Why is this derivation of $\int \sec x$ wrong?

I attempted to find the integral of $\sec x$ via u substitution. This is what I did: $$\int \sec x dx = \int \frac{1}{\cos x} \ dx$$ Let $u = \cos x$

$$du = -\sin x \ dx$$ $$-sinx \int \frac{1}{\cos x} -\sin x \ dx$$ $$-\sin x \int \frac{1}{u} du = -\sin x \ ln|\cos x| + c$$

So why is this wrong? (I know what $\int \sec x \ dx$ is, and I've seen its derivation, but I don't understand where my attempt went wrong.)

• How do you pull $\sin x$ out of the integral? – Moya Feb 24 '15 at 2:43
• Because I needed -sinx for du, so I put -sinx outside the integral to balance the -sinx inside the integral. – Kat Feb 24 '15 at 2:45
• That's not allowed since $\sin x$ depends on $x$, which you're integrating against. Or $\sin x=\sqrt{1-\cos^2(x)}=\sqrt{1-u^2}$, so it depends on $u$ as well. – Moya Feb 24 '15 at 2:47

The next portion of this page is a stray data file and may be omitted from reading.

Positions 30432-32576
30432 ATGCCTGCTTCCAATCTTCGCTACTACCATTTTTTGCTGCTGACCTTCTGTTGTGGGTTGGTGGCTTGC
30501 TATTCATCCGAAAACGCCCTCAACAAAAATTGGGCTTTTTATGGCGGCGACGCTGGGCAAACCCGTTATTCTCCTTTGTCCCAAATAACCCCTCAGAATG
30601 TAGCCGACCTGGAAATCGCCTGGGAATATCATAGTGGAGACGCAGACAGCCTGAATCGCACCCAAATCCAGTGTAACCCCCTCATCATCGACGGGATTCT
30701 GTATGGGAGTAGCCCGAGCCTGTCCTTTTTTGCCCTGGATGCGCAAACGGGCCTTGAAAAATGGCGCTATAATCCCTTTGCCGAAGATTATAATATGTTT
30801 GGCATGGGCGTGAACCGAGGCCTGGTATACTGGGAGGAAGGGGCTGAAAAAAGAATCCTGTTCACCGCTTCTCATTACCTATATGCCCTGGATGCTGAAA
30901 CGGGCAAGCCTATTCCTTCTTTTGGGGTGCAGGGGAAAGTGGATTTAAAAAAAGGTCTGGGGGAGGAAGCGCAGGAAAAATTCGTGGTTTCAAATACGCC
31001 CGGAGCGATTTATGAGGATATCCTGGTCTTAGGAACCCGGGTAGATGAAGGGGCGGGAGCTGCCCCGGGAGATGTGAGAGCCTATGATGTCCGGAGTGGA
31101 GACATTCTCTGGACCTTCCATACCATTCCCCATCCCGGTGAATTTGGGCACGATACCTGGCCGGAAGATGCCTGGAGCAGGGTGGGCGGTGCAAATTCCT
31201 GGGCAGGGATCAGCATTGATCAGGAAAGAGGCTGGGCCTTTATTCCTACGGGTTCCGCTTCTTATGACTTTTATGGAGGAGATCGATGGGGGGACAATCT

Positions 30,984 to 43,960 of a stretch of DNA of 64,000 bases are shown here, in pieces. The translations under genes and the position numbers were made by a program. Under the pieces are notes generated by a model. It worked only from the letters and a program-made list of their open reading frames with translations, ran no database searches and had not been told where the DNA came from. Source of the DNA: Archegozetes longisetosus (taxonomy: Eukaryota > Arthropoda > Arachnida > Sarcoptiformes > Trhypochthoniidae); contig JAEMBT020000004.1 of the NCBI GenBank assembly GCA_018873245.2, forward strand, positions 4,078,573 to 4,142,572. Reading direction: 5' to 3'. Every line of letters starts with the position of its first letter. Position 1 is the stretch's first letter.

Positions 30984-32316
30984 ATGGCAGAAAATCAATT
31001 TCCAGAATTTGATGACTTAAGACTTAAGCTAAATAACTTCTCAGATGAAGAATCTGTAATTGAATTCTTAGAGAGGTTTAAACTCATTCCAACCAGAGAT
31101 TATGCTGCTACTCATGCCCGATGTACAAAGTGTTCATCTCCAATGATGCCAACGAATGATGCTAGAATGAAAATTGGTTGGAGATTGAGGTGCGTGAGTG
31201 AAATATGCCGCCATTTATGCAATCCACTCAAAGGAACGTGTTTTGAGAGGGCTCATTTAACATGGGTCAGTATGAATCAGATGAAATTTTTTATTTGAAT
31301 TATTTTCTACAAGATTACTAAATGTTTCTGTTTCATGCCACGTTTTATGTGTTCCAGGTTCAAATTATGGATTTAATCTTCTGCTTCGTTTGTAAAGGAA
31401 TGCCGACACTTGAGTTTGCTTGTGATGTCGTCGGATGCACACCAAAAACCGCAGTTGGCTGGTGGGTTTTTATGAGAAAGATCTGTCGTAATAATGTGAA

When you do integration, you can only pull constants out. For example, $\int 2\sin x\, dx = 2 \int \sin x\, dx$, but $\int \sin x\cos x\, dx \neq \sin x \int \cos x\, dx$.

• why can i only pull constants out? – Kat Feb 24 '15 at 2:51
• @Kat look at the exmample I gave. Since $\int \sin x\cos x\, dx = \frac{1}{4}\cos(2x) + C$ and $\sin x \int \cos x\, dx = \sin^2x + D\sin x$, where $C$ and $D$ are constants, the two integrals are not equal. – kobe Feb 24 '15 at 2:55
• oh, I see. Thanks for explaining. – Kat Feb 24 '15 at 3:01

You’ve not carried out the substitution correctly. Since $u=\cos x$ and $du=-\sin x\,dx$, we must have

$$dx=-\frac{du}{\sin x}=-\frac{du}{\sqrt{1-u^2}}\;,$$

and therefore

$$\int\sec x\,dx=\int\frac{du}{u\sqrt{1-u^2}}\;.$$

Even if you were allowed to move a function of $x$ through the integral sign, what you have would not be right: you want a factor of $-\sin x$, so the compensating factor should be $-\dfrac1{\sin x}$, not $-\sin x$. However, this is not a constant, so you cannot move it through the integral sign.